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Libya reconsiders political isolation law

Proponents of Libya’s political isolation law rallied outside the Supreme Court in Tripoli on Monday (February 24th) as justices heard a case urging the law be struck down.The court delayed ruling on the case until April 28th. That did not stop protestors from voicing support for the controversial statute, which bars any Kadhafi-era official from serving in government regardless of his role in the revolution.

They carried banners reading, “No Alliance, no Brotherhood – political isolation is the answer,” “Shame on you judges – history will hold you to account,” and “No to darkness – political isolation is the martyrs’ demand.”

“I find it odd that those who demand to implement the political isolation law demonstrate in front of the Supreme Court while it is in session to discuss the repeal of the law that has been filed by 44 Libyan legal and political figures,” commented Benghazi political analyst Moataz al-Majbari.

“It was not enough for these people to demand an exclusionary law,” he said. “Now their demands extend to not permitting the court to consider the appeal, a legal procedure in all respectful countries,” he said.

Al-Majbari said he hoped that the court would not yield to threats and the demonstrators’ pressure.

“Generally speaking, I consider the political isolation law to be a stain of shame on the Libyan authorities,” he told Magharebia.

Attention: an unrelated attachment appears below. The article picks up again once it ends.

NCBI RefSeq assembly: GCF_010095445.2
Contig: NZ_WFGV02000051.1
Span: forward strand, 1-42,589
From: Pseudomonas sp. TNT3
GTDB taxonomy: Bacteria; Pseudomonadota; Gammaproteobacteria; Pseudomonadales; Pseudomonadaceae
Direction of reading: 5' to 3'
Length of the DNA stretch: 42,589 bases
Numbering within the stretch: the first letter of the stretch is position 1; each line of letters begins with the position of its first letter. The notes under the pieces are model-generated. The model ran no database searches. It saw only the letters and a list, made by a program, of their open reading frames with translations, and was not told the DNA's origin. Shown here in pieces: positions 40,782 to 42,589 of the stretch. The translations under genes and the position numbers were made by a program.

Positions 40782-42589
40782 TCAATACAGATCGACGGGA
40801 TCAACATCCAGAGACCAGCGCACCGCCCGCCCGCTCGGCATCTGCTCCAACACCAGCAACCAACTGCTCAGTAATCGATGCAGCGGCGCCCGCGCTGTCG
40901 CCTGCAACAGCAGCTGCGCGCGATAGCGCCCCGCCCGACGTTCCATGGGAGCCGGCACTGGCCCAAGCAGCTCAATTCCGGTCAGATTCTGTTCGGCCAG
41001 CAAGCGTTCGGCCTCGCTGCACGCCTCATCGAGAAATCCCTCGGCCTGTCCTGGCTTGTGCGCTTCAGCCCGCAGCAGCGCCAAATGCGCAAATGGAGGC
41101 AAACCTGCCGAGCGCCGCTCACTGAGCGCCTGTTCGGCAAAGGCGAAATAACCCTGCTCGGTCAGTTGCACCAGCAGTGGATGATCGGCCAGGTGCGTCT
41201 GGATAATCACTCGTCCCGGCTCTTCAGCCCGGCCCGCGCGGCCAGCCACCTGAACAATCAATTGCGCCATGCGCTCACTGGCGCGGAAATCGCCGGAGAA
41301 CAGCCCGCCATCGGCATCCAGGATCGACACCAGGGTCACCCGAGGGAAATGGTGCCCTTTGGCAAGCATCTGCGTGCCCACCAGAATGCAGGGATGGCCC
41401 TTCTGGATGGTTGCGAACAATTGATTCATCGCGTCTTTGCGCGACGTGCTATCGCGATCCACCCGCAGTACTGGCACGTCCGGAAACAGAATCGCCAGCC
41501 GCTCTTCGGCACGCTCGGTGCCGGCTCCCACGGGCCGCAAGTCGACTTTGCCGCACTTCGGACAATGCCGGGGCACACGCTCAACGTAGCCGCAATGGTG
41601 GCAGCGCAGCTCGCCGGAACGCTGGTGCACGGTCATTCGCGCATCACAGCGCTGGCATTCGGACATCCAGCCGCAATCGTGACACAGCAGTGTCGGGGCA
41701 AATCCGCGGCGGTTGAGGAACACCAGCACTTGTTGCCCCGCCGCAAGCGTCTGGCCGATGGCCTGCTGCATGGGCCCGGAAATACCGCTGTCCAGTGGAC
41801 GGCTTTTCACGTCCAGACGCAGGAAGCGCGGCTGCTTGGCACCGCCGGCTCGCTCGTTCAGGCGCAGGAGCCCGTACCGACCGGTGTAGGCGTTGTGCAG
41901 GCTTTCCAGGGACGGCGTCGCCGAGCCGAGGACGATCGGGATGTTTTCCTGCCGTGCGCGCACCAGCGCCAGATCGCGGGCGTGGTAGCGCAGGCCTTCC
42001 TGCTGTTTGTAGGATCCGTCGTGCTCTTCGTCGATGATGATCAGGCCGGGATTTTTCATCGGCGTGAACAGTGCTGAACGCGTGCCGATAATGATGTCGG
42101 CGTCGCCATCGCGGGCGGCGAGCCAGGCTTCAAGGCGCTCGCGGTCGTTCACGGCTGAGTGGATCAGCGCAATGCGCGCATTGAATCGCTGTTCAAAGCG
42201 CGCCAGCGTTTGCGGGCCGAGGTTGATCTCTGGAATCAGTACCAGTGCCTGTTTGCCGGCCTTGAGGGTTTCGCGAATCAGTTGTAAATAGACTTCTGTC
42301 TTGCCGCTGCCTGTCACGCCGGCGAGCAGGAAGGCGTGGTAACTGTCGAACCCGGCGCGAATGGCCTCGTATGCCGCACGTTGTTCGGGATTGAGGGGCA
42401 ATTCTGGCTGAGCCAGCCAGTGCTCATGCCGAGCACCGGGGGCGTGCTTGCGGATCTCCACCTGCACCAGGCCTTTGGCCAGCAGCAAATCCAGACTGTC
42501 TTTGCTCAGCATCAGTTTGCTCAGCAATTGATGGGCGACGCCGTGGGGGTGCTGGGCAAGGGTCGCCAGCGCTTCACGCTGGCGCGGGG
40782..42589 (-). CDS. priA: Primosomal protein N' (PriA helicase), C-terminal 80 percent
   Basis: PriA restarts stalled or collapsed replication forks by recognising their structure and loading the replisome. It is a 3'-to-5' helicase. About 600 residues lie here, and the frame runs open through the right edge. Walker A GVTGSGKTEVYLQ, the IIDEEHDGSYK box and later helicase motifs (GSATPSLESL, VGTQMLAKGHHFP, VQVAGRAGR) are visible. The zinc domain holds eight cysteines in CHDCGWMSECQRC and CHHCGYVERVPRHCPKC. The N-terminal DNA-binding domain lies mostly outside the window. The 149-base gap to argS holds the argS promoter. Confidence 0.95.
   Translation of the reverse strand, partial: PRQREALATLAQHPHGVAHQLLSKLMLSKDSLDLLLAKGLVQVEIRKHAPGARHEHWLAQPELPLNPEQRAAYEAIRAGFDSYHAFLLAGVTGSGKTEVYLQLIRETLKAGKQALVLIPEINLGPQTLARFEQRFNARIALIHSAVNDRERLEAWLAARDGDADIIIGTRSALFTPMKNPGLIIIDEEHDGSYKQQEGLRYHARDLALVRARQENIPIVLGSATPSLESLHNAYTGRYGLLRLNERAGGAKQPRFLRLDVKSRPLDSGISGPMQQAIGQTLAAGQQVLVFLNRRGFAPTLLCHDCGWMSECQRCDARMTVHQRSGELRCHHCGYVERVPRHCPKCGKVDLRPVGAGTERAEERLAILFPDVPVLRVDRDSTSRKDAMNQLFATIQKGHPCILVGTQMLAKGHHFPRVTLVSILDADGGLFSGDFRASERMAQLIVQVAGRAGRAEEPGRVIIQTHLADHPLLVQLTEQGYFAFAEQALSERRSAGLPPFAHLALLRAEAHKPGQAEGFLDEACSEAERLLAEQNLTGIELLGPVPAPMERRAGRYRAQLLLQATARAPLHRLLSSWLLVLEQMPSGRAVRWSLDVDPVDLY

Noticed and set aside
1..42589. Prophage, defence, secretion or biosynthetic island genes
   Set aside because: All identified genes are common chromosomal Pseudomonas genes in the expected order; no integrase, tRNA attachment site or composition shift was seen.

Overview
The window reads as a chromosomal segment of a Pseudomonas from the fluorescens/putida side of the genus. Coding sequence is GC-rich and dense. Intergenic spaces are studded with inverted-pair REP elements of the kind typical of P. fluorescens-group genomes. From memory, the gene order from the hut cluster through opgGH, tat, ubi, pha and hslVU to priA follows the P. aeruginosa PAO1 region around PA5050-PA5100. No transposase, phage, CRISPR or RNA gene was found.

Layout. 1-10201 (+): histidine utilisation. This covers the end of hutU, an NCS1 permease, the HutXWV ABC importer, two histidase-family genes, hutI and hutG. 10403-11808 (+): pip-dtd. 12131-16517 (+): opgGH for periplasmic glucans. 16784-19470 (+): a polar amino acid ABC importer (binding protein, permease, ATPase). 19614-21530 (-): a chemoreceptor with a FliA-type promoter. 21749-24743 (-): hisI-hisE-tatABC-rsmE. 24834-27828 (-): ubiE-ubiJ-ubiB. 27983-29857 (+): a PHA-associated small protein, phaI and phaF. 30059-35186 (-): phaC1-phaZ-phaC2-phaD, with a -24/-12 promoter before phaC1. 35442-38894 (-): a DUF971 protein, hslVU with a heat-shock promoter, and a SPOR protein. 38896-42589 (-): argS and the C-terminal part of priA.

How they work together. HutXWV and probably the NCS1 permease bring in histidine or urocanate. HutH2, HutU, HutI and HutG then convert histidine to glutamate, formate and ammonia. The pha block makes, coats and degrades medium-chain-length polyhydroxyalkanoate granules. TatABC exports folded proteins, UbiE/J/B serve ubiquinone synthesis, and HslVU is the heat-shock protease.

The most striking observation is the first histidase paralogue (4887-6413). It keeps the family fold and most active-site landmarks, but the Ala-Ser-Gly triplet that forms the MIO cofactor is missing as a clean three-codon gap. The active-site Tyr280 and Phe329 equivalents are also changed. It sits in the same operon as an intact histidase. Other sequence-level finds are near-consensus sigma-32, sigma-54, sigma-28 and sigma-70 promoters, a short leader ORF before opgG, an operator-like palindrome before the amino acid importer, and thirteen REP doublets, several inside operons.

“This law stands in violation of human rights principals; it is a distinctly exclusionary law. Libya is a new-born state that needs reconciliation and inclusion of everybody in the transition process,” the analyst added.

The law has been criticised by Human Rights Watch for “potentially barring anyone who worked for the authorities during four decades of Kadhafi’s rule”.

The law even applies to two of the judges on the Supreme Court, noted Mohi al-Din Aoun, a delegate on the political isolation steering committee.

Citizens are divided over what removing all Kadhafi-era figures would mean for the country’s future.

According to Ahmed Yousef, a 32-year-old IT engineer, “no more people with a connection to the regime will herald a new spirit of building a free Libya”.

“I think the political isolation law has been introduced at gunpoint and I therefore do not accept it,” businessman Khalil al-Badri countered.

“Keeping those who’ve had a key role in the revolution will help us in the stage of building Libya,” he added.

Article by Essam Mohamed, Magharebia.

This article was originally published here.

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